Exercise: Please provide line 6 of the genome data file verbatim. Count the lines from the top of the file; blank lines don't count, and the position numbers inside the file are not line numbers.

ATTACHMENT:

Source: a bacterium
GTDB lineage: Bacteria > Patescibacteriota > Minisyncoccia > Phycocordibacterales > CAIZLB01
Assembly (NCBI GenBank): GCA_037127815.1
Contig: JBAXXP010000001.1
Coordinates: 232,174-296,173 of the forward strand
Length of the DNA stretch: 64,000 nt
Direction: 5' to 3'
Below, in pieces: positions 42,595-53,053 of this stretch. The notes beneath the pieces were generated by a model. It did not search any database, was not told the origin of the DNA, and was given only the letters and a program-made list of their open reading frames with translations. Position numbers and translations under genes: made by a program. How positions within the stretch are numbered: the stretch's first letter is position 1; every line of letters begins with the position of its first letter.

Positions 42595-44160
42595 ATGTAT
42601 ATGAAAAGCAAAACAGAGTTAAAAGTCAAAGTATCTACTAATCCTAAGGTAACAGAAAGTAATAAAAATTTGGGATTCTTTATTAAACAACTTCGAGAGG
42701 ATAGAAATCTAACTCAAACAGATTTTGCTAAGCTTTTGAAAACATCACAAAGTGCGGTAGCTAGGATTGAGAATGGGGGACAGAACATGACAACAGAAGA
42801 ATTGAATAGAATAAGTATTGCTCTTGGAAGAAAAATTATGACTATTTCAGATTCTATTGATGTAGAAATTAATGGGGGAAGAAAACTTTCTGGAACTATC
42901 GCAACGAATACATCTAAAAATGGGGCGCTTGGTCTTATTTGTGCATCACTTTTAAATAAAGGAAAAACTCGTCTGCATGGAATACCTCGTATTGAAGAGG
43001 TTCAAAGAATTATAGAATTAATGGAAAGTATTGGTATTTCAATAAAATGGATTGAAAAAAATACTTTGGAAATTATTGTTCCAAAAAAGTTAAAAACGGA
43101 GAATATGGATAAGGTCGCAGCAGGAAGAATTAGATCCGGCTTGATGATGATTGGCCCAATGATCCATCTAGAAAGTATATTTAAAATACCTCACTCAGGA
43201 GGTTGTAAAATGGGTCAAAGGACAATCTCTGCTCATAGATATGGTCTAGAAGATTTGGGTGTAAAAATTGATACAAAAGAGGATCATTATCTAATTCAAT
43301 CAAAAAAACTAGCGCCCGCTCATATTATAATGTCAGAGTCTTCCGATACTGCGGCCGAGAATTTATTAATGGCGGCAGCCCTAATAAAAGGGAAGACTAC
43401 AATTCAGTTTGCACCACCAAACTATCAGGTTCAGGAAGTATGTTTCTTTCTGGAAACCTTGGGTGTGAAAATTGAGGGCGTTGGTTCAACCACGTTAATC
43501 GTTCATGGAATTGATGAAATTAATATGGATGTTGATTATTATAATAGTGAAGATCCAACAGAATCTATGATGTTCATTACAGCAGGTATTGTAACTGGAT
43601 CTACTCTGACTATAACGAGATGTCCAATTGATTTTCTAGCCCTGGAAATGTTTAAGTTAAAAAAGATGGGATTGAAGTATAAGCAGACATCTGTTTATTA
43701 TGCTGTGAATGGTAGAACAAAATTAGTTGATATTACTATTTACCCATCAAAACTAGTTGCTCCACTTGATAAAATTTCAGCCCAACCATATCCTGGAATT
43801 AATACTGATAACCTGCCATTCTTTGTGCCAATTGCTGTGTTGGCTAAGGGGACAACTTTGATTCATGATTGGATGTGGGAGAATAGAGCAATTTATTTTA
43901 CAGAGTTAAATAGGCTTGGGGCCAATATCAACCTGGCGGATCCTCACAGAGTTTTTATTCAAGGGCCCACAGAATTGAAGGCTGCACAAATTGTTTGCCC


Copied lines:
Length of the DNA stretch: 64,000 nt